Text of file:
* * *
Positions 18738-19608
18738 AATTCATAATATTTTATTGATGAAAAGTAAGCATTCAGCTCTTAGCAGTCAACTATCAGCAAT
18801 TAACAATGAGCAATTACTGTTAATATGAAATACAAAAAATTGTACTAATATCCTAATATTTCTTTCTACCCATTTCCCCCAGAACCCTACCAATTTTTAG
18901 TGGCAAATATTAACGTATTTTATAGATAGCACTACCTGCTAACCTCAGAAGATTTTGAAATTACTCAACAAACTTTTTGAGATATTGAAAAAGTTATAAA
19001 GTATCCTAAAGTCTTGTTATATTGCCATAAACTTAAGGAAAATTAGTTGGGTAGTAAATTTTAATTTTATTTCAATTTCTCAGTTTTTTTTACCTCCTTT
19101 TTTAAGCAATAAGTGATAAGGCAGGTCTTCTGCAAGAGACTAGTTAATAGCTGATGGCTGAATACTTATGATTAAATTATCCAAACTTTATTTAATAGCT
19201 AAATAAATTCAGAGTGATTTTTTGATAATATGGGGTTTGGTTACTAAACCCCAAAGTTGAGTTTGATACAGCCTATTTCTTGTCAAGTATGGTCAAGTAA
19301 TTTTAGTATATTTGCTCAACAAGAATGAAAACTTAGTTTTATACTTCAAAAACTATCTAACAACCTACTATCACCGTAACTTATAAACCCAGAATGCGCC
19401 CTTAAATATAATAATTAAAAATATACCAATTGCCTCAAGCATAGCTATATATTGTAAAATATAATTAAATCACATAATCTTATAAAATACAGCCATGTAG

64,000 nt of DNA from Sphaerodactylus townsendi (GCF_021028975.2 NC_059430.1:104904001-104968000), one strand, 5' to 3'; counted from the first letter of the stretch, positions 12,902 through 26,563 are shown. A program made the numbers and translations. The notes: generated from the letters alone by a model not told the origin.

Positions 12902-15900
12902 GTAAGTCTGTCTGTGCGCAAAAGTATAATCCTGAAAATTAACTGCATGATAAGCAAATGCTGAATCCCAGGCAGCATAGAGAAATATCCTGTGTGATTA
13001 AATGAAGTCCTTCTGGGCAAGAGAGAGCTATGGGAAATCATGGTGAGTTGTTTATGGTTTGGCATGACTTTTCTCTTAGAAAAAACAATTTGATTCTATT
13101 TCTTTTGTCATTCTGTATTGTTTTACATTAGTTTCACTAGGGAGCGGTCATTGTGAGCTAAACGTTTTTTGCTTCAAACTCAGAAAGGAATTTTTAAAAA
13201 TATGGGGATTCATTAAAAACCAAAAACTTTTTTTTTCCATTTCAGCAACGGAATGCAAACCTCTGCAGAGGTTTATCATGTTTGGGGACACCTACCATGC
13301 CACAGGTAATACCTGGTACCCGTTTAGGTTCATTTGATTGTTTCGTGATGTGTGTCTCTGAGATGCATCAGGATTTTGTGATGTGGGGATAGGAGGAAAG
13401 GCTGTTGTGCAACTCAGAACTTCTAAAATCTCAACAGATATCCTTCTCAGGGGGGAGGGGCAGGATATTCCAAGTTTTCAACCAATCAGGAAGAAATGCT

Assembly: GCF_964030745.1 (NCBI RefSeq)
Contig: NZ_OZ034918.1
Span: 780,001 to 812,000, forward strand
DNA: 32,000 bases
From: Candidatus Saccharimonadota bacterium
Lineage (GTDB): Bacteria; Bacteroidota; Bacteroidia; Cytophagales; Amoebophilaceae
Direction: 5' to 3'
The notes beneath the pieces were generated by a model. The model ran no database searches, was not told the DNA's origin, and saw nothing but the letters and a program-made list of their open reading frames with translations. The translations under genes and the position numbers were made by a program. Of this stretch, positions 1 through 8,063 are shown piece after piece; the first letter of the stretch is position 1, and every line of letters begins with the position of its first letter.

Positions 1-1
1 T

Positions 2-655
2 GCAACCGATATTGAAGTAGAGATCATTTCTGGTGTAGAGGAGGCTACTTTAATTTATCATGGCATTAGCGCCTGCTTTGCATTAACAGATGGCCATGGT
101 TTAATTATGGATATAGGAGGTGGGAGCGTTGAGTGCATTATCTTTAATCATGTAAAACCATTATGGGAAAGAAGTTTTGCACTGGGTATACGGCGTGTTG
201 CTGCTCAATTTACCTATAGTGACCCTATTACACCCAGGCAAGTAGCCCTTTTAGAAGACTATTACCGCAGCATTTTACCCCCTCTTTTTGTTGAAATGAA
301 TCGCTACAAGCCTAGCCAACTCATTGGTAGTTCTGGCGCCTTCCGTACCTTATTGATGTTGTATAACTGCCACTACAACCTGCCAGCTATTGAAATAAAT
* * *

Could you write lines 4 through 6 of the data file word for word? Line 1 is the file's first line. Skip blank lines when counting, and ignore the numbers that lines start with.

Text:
18901 TGGCAAATATTAACGTATTTTATAGATAGCACTACCTGCTAACCTCAGAAGATTTTGAAATTACTCAACAAACTTTTTGAGATATTGAAAAAGTTATAAA
19001 GTATCCTAAAGTCTTGTTATATTGCCATAAACTTAAGGAAAATTAGTTGGGTAGTAAATTTTAATTTTATTTCAATTTCTCAGTTTTTTTTACCTCCTTT
19101 TTTAAGCAATAAGTGATAAGGCAGGTCTTCTGCAAGAGACTAGTTAATAGCTGATGGCTGAATACTTATGATTAAATTATCCAAACTTTATTTAATAGCT